Importance: Although critical to patient safety, health care-related allergic reactions are challenging to identify and monitor.
Objective: To develop a deep learning model to identify allergic reactions in the free-text narrative of hospital safety reports and evaluate its generalizability, efficiency, productivity, and interpretability.
Design, setting, and participants: This cross-sectional study analyzed hospital safety reports filed between May 2004 and January 2019 at Brigham and Women's Hospital and between April 2006 and June 2018 at Massachusetts General Hospital in Boston. Training and validating a deep learning model involved extracting safety reports using 101 expert-curated keywords from Massachusetts General Hospital (data set I). The model was then evaluated on 3 data sets: reports without keywords (data set II), reports from a different time frame (data set III), and reports from a different hospital (Brigham and Women's Hospital; data set IV). Statistical analyses were performed between March 1, 2019, and July 18, 2020.
Main outcomes and measures: The area under the receiver operating characteristic curve and area under the precision-recall curve were used on data set I. The precision at top-k was used on data sets II to IV.
Results: A total of 299 028 safety reports with 172 854 patients were included. Of these patients, 86 544 were women (50.1%) and the median (interquartile range [IQR]) age was 59.7 (43.8-71.6) years. The deep learning model achieved an area under the receiver operating characteristic curve of 0.979 (95% CI, 0.973-0.985) and an area under the precision-recall curve of 0.809 (95% CI, 0.773-0.845). The model achieved precisions at the top 100 model-identified cases of 0.930 in data set II, 0.960 in data set III, and 0.990 in data set IV. Compared with the keyword-search approach, the deep learning model reduced the number of cases for manual review by 63.8% and identified 24.2% more cases of confirmed allergic reactions. The model highlighted important words (eg, rash, hives, and Benadryl) in prediction and extended the list of expert-curated keywords through an attention layer.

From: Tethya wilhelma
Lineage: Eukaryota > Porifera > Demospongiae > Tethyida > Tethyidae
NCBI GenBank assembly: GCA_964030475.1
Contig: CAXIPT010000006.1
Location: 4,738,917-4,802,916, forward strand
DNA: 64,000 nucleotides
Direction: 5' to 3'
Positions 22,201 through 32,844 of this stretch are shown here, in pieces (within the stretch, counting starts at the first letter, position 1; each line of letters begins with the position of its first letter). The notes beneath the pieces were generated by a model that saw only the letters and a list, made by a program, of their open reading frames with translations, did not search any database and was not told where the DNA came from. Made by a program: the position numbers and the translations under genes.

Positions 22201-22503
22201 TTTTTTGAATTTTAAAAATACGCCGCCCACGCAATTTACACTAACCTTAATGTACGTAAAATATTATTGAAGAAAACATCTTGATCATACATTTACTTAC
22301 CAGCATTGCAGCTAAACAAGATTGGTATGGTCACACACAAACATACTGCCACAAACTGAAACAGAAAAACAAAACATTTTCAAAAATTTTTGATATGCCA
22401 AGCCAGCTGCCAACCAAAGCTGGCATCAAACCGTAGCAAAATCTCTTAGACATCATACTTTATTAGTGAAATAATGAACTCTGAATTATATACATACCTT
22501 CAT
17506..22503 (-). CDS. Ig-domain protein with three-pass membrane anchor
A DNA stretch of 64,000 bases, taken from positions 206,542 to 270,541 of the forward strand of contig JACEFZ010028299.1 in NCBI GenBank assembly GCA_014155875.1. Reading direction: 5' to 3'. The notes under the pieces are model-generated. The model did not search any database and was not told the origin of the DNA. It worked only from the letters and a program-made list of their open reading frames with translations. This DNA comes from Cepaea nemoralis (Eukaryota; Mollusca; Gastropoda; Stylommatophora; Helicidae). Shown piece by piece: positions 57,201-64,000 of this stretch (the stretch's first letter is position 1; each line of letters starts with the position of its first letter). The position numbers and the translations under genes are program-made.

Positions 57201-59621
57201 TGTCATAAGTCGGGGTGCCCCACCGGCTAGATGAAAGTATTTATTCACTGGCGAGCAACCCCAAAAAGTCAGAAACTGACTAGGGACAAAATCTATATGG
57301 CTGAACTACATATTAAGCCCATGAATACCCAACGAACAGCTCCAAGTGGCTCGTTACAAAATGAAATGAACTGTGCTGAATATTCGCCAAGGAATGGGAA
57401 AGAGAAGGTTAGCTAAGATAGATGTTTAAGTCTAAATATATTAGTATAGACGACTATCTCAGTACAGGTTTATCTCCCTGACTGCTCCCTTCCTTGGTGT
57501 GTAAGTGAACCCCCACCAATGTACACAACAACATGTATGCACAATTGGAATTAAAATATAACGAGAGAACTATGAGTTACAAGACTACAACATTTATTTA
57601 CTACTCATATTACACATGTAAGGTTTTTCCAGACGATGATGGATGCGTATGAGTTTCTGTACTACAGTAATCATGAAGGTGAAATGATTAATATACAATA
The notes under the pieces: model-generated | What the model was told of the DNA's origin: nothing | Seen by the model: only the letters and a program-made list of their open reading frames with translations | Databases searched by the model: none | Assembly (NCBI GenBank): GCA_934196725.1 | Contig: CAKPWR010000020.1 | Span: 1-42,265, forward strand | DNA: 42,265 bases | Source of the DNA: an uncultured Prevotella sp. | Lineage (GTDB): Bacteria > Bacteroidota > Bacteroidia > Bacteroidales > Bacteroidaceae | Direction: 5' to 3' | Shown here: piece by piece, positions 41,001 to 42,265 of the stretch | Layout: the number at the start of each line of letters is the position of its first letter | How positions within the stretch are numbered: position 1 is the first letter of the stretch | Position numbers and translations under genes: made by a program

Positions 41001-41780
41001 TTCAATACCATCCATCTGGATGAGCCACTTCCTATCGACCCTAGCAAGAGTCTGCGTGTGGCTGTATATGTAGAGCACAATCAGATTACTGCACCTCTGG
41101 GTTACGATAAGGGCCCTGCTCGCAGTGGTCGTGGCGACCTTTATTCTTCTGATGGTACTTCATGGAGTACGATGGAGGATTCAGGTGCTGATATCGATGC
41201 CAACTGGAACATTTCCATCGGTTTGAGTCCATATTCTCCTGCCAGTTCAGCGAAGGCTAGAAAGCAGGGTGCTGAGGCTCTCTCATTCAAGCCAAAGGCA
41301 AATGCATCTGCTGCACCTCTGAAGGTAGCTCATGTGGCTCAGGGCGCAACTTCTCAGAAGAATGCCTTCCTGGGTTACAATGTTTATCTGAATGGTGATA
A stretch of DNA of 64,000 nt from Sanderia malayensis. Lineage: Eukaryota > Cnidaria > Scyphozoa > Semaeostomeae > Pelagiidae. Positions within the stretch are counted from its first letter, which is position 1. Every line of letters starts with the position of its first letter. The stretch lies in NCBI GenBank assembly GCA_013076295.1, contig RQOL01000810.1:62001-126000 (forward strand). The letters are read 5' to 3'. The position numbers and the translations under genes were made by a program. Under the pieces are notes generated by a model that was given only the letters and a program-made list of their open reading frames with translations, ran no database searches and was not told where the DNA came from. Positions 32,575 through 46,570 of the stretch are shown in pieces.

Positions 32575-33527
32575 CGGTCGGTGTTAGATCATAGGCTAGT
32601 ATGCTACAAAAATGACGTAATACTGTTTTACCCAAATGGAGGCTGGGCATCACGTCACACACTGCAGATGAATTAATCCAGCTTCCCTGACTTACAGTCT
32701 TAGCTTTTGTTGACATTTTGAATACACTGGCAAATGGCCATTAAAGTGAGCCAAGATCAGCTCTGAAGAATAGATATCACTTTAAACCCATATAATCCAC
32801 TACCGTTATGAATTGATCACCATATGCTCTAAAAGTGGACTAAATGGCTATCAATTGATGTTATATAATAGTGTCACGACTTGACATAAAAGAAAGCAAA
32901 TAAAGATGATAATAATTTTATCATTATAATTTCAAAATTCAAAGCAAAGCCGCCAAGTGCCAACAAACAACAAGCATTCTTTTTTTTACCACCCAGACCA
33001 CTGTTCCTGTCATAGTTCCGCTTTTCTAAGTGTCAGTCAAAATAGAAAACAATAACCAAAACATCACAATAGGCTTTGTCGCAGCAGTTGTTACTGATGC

Conclusions and relevance: This study showed that a deep learning model can accurately and efficiently identify allergic reactions using free-text narratives written by a variety of health care professionals. This model could be used to improve allergy care, potentially enabling real-time event surveillance and guidance for medical errors and system improvement.